"Last year from Q1 to Q3 the prices rose in three stages and from the beginning of the year to September there was up to a 20-25% rise in price. Since September the price has stabilised," he reports. "This year we are awaiting premium manufacturers to announce [their prices], but at the moment they will stay the same," he adds.
One of the primary uses of steel in the petrochemical industry projects is for pipes, with two main types being used: welded and seamless. "There are lots of different grades of steel [needed for the petrochemical industry] - stainless, seamless, welded, carbon, alloy - for different areas and flow lines," adds Gyaneshwar. "Their use depends on the client specifications given."
The seamless products are generally the premium products and TC Gulf, dealing solely with premium milled steel products sources these mainly from Europe, the USA and Japan in order to ensure that quality and safety standards can be met.
Non-premium materials are mainly supplied by manufacturers in China, India and the Ukraine. The price of these non-premium products has dropped by 20-30% over the past four months reports Gyaneshwar. "There [has been] a big dropout of price in China, mainly for steel piping. There is also a big drop in [the cost of] welded pipes from Korea," he states.
In terms of product availability, currently this is not an issue assures Gyaneshwar, with the producers able to meet market demand. TC Gulf is a stockist, distributor and project package supplier for the oil and gas and petrochemical industries. The firm keeps a standard stock at its Jebel Ali facility for ongoing projects.
One relief provided last year in the wake of soaring prices was the removal of import tax and customs duties on steel entering the UAE. However, with the prices now reduced this reprieve may prove temporary. "It was dropped because the price had gone up so much...we are expecting it to be reintroduced this year," predicts Krishnan. Whether this happens or not, what is sure is that uncertainty in the steel price market is set to remain while the overall global economy seeks renewed stabilisation.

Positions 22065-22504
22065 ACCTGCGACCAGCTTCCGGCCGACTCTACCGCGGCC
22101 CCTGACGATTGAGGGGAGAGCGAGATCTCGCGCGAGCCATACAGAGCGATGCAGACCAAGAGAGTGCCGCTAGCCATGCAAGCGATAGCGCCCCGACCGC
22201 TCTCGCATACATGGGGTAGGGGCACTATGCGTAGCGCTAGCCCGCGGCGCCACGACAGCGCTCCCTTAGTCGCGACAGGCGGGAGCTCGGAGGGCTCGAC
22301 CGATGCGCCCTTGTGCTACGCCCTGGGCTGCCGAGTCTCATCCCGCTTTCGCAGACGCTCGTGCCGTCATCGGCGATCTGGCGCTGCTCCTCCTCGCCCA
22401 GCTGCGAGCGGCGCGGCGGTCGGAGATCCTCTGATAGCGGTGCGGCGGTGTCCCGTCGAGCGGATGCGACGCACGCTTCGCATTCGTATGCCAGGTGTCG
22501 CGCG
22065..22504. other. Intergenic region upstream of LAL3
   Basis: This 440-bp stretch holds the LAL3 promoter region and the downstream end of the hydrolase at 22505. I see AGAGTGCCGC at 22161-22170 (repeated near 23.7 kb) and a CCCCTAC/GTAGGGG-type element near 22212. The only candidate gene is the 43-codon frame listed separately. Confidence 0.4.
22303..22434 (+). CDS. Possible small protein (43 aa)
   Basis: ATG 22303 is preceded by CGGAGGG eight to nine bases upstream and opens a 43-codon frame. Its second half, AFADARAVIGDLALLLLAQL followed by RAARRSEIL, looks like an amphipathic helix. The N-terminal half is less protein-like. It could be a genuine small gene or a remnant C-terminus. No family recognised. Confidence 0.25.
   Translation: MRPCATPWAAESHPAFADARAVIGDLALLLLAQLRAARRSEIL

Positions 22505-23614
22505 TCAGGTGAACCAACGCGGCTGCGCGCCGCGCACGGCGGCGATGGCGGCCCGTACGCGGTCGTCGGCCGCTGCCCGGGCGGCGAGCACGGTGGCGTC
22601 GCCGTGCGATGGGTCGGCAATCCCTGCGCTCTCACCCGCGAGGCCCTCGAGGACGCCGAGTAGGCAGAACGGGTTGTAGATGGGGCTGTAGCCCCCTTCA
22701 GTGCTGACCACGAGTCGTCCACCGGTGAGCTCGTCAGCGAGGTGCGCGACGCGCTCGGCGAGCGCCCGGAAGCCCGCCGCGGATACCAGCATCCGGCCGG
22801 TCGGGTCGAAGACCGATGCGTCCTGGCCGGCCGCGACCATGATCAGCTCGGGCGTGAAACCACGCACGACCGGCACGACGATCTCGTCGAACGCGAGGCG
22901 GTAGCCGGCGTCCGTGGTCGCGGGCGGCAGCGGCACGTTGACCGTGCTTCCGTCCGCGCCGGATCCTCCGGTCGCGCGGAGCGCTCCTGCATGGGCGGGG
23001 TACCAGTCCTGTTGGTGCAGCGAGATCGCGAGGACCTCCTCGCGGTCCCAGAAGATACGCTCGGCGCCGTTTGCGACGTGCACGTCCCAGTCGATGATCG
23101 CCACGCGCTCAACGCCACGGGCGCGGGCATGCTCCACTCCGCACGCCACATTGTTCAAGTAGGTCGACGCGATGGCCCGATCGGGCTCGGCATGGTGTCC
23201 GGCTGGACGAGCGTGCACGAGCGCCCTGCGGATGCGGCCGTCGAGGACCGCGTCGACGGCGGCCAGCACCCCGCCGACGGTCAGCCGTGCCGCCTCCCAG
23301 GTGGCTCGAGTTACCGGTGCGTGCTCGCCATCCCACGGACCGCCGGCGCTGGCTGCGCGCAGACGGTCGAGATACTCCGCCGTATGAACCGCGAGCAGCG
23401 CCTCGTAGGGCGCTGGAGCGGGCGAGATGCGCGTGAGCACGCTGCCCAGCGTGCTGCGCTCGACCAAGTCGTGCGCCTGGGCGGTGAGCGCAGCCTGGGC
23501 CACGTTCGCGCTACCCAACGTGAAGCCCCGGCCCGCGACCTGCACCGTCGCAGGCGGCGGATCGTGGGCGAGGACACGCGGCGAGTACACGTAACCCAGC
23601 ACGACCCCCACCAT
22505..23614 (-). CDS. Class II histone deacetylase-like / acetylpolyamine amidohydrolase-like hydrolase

• All steel pipes used in the petrochemical, oil and gas industries must meet the American Petroleum Institute (API) Standards.
• Premium milled steel is used as standard throughout the petrochemical industry, with safety being the prime consideration.
• The high demand for steel products from industries varying from construction to car manufacturing and the oil and gas sector caused the material price to rise significantly during 2008.
• The cost of non-premium steel products has dropped in recent months, while premium steel has maintained its market value according to industry sources.
• Some worldwide steel producers have announced plans to cut their output following reduced demand from sectors such as construction and car manufacturing.
• MESteel listed steel billets and blooms at a cost of USD730-750 per ton in Jan 2008; the cost peaked at USD1180-1250 in July 2008 before falling to the current list price of USD400-450 per ton, demonstrating the wide variations being experienced in the materials prices over the past year.
Source: Arabian Business